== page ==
Child Development – Definition, Theories, Ages & Stages

Discussions regarding and revolving around child development have had a long life of their own. Various academicians, psychologists, sociologists have pondered over how at different stages of life a child evolves, what those stages are, what is the role of parenting and society in general in shaping the lives of children and a lot more. First provided by Jean Jacque Rousseau, and now commonly accepted, a child goes to three different developmental changes in their lives that are as follows:

  • Infancy
  • Childhood
  • Adolescence

A very basic understanding of these 3 stages provides that Infancy refers to children in the age group of 0-2, Childhood begins from 2-13, and adolescence from 13-18. It is really till this time that most of the social, cognitive, physical growth of a child gets developed and the years that follow are largely a reflection of what they learn in these initial years.

What is Child Development?

Most of us are generally aware of the various stages that a child goes through and how the needs of the children change during these different stages. However, these are only objectives facts that we learn based on our own maturity and experience. When it comes to questions like how the abilities of children are evolved during these decisive years, or what role does formal education plays in this growth, what role the society in general plays in this growth, there is real dearth of answers and clear understanding. Basically, the concept of child development has either not been understood properly, or is given a very restricted meaning which largely revolves around the formal education of the children. So, it is highly important that we focus on understanding the concept of child development, before we proceed to analyse the roles of various people involved in the lives of children.

There are various theories of child development that provide some really interesting and peculiar insights into the concept.

Erik Ericson, a famous psychologist, came up with his own psychological analyses of child development. He provides that any healthy individual should pass through eight stages of development from their infancy to adulthood. Each of these eight stages has certain virtues attached to them and certain challenges that an individual must attain & overcome. He places a lot of reliance on societal relations in overcoming these stages and development of an individual. For example, one of the stages involved is the stage of school age in which the development of the child is largely reliant on his relations with his school friends and neighbourhood. The virtue attached to this stage is competence as the child is trying to find his own feet in the world and questioning his ability to do so. He must overcome this stage to move to the next one. The inability on part of the child to move from one stage to another hinders his progress and development.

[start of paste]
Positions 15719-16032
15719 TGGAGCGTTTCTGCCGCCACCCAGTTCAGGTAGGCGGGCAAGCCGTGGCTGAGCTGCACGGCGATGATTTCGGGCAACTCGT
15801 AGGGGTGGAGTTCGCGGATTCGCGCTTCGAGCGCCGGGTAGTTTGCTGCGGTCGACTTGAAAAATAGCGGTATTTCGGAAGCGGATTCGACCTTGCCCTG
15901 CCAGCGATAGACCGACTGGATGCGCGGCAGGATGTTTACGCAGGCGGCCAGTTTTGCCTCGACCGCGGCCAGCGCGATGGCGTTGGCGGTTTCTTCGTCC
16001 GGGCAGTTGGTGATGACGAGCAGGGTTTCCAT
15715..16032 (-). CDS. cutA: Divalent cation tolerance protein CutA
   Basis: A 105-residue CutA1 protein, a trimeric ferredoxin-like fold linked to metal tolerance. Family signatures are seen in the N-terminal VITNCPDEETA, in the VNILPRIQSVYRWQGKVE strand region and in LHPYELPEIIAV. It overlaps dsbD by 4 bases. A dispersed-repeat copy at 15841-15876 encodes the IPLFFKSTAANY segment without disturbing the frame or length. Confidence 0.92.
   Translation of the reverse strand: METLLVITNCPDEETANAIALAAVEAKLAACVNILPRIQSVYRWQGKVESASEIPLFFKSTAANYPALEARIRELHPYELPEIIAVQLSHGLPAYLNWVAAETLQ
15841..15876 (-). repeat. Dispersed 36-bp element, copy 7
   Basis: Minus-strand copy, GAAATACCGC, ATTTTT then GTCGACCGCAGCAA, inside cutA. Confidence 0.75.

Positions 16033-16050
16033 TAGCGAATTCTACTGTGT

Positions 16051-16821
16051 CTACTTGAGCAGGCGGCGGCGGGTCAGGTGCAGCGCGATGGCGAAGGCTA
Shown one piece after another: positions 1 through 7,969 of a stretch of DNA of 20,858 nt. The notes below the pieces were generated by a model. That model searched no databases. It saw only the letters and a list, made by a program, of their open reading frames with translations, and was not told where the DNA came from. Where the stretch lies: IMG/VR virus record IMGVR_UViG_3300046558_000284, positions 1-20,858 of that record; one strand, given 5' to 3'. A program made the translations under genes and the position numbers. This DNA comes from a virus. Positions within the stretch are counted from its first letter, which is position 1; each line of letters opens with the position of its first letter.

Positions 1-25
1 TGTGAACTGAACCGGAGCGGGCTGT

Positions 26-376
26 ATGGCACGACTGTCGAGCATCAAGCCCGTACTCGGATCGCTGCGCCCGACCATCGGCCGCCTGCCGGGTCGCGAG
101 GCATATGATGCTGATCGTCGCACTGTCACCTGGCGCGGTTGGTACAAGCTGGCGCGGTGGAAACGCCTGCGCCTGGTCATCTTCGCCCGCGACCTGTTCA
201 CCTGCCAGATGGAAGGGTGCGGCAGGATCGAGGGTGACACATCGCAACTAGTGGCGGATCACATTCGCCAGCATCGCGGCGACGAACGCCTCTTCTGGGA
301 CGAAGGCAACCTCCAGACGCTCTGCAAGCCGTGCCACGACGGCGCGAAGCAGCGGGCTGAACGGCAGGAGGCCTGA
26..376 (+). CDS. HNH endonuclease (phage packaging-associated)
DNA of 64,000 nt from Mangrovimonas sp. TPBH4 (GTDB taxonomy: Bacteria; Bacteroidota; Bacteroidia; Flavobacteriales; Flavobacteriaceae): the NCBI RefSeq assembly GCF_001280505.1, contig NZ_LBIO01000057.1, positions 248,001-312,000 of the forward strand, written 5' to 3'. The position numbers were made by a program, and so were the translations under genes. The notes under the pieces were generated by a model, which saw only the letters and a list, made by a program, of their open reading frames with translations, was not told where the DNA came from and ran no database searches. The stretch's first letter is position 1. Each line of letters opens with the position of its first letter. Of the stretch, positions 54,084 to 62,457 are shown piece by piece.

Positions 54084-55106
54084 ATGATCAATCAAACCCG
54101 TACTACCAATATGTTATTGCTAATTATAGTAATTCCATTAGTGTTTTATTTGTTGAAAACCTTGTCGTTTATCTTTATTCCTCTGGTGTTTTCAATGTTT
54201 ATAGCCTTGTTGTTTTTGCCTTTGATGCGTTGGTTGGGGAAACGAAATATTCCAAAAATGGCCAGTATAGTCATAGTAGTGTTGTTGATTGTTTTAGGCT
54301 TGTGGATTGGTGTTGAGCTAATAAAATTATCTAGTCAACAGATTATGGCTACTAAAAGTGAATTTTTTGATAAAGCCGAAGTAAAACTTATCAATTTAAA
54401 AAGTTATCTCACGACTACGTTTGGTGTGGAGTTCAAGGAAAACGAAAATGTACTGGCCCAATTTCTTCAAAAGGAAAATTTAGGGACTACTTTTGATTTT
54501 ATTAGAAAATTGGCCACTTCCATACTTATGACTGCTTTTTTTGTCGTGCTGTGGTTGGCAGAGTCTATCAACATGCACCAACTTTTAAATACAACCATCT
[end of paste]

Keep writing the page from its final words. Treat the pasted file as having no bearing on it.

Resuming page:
Another theory, provided by Lev Vygotsky, also places a lot of reliance on social interactions of children determining their ultimate growth. He places an additional and a huge responsibility on the parents to guide their children through this process and help them develop better.

However, one interesting and a significantly different theory of development come from a very celebrated neurologist, psychoanalyst, author, Sigmund Freud.  His psychosexual stage theory provides that every child, from infancy to adulthood, goes through different stages of unconscious innate sexual drives that determine the development of a child. Any anxiety suffered at any of these different stages can lead to mental incapabilities later on. The sexual drives that Freud talks about have to interpreted in the widest sense possible including desire, pleasure, energy drawn, etc. A thorough reading of his work and a basic understanding of his other works helps put his theory more into perspective. However, his ideas have never failed to draw constant, constructive criticism.

Our Role in Child Development

Based on commonly accepted notions and above given theories, clear conclusions can be drawn as to the need of people around the individual, playing their part in his development. It is only that, based on different subjective theories and their acceptance by individuals, the roles & functions of people, family & society can change. Formal education in only a part of a wide process of development and helping to instil various virtues among children at different stages of development, and enabling them towards a positive way of living also has a huge role to play. The role of parents is a huge one as they set out the whole roadmap of the initial years of childhood, and they can also make decisions regarding censoring unwanted stuff from the lives of their children once they are exposed more to the society. The society, in return, has a collective responsibility to ensure the well-being of children by leading on with good deeds and promoting safer environments for overall development.

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Nishant Verma
Nishant Verma is a young researcher, writer and blogger. He crafts and publishes the content on Bachpanglobal.com and Academicheights.in. He has an innate passion in education research, in teaching and mentoring people. He is open to suggestions for his work. He spent most of his time in reading and writing.

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